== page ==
40 Shades of Lent, Sunday Week IV-A, 22 March 2020
1 Samuel 16:1, 6-7, 10-13 +++ Ephesians 5:8-14 +++ John 9:1-41
Today is the Fourth Sunday of Lent known in its Latin verb form “Laetare Sunday” when the liturgy calls us to rejoice because Easter is fast approaching.
But how can we rejoice in the midst of an “enhanced community quarantine” or lockdown, when we cannot even come to church to celebrate the Sunday Mass together, when so many people are dying while millions of others face uncertainties with the widespread disruptions and problems in life caused by COVID-19 worldwide.
On this date is also my 55th birthday – but, no worries, the more I rejoice in the Lord almost alone. Thank you for all the greetings that have been pouring since yesterday. As I was telling you last Sunday, COVID-19 has brought some blessings or good news too for us.
Let us rejoice in the Lord today because he has not left us, the more we feel him present with us, thanks or no thanks to Corona virus.
As Jesus passed by he saw a man blind from birth. His disciples asked him, “Rabbi, who sinned, this man or his parents, that he was born blind?” Jesus answered, “Neither he nor his parents sinned; it is so that the works of God might be made visible through him.”John 9:1-3
Our “blaming game” vs. light of Christ
More than ever as we suffer through this pandemic of COVID-19, many of us have again resorted to that old myth that whenever something bad happens to us, especially sickness, it is always taken as a punishment from God.
It is totally untrue because nothing bad can come from God. Many times in our lives, we become artificially blind that despite our gift of sight we fail and even refuse to see the truth and realities in us and around us, even in front of us!
What happens is our tendency to blame others like in that question to Jesus, who sinned – the parents or the man himself that he was born blind?
This is the problem with our “blaming game” : we are blinded from taking responsibilities for our acts that we would rather blame others even God for everything bad that happens to us. There are more times that there is no one to be blamed at all like our genes or Mother Nature; we just have to accept things as they are.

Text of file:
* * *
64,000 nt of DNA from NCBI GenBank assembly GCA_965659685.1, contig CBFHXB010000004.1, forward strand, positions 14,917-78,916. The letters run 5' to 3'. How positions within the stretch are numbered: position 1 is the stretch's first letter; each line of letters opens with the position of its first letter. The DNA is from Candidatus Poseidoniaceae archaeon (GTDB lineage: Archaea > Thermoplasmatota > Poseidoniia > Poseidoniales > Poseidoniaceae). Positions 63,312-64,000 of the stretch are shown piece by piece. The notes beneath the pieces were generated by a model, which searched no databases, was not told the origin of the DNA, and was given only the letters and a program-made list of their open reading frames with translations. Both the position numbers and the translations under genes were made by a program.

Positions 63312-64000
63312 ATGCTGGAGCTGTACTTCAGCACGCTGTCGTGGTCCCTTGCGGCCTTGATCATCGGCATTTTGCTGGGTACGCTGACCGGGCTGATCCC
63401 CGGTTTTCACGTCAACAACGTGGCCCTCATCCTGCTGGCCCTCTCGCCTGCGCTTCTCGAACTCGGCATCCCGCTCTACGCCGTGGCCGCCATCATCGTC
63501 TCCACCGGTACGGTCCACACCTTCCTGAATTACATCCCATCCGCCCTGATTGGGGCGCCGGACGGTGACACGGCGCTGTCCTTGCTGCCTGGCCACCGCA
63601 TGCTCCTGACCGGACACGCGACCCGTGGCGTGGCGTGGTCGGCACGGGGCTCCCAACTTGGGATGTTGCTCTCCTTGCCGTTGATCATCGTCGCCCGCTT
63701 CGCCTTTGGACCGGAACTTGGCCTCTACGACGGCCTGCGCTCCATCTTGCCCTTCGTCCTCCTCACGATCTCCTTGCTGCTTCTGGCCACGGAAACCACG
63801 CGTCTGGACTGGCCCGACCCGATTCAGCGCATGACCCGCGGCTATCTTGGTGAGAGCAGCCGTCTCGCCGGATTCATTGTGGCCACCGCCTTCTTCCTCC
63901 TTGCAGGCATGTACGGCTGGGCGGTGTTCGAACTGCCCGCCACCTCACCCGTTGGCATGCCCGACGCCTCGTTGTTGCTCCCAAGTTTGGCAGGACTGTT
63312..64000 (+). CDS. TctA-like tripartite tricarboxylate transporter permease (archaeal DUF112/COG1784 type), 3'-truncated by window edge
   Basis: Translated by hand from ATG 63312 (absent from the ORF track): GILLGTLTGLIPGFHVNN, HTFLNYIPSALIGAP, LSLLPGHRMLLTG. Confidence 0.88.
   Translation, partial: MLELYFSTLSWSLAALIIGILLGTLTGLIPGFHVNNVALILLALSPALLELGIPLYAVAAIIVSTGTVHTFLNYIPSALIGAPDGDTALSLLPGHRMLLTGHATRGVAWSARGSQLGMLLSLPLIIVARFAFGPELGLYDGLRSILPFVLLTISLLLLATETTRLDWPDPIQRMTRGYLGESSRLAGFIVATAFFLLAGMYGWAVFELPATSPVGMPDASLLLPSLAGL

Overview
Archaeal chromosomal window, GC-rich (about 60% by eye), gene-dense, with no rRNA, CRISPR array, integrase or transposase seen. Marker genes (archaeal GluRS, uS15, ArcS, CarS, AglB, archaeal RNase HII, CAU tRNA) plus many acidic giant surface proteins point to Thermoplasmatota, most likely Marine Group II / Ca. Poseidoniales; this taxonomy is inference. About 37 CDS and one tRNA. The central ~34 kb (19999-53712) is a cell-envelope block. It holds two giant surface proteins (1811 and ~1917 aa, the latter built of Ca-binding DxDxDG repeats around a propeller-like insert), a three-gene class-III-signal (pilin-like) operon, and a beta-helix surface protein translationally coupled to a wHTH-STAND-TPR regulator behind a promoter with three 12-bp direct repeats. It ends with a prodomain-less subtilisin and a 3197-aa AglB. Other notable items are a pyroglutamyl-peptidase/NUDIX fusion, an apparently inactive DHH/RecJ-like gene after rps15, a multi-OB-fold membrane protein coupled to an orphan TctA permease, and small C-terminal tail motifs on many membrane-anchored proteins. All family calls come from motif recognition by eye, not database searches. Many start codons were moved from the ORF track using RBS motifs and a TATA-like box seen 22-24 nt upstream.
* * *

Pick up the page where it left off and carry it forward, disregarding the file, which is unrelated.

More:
And that’s one lesson we must learn fast: there can be no rejoicing when there is no self-acceptance.
How funny and sad that less than a week since our Luzon-wide lockdown, many of us have been quarreling on-line on almost everything we see and hear on TV and the social media that has led to bashing and nasty exchanges of words, even breakdowns. Very funny, and tragic when we focus on non-essentials, almost forgetting COVID-19.
How tragic that some chose to hide facts and truths that have caused the lives of others, too. This is the dark reality of our blaming game – we never admit anything wrong about us.
See beyond external things. Try seeing also how God is working in our midst as Jesus offers us in this holy season of Lent the best way to deal with our present situation by returning to him, by believing in him.
Have you noticed the many little miracles happening in some families now together, praying together, staying together?
One reason for rejoicing this fourth Sunday of Lent is perhaps everyone’s hope that after this COVID-19 episode, we all start a new chapter of renewed relationships and bonds, of fresh outlooks after rediscovering the value of life and every person again.
Jesus spat on the ground and made clay with the saliva, and smeared the clay on his eyes, and said to him, “Go wash in the Pool of Siloam”- which means Sent. So he went and washed, and came back able to see.John 9:6-7
Here again is the presence of water like in last Sunday’s story to remind us of the Sacrament of Baptism which is closely tied with the season of Lent. St. John had translated the meaning of Siloam as “Sent” to stress that Jesus is the Christ, the One sent to cleanse us and wash away our blindness caused by sins and evil.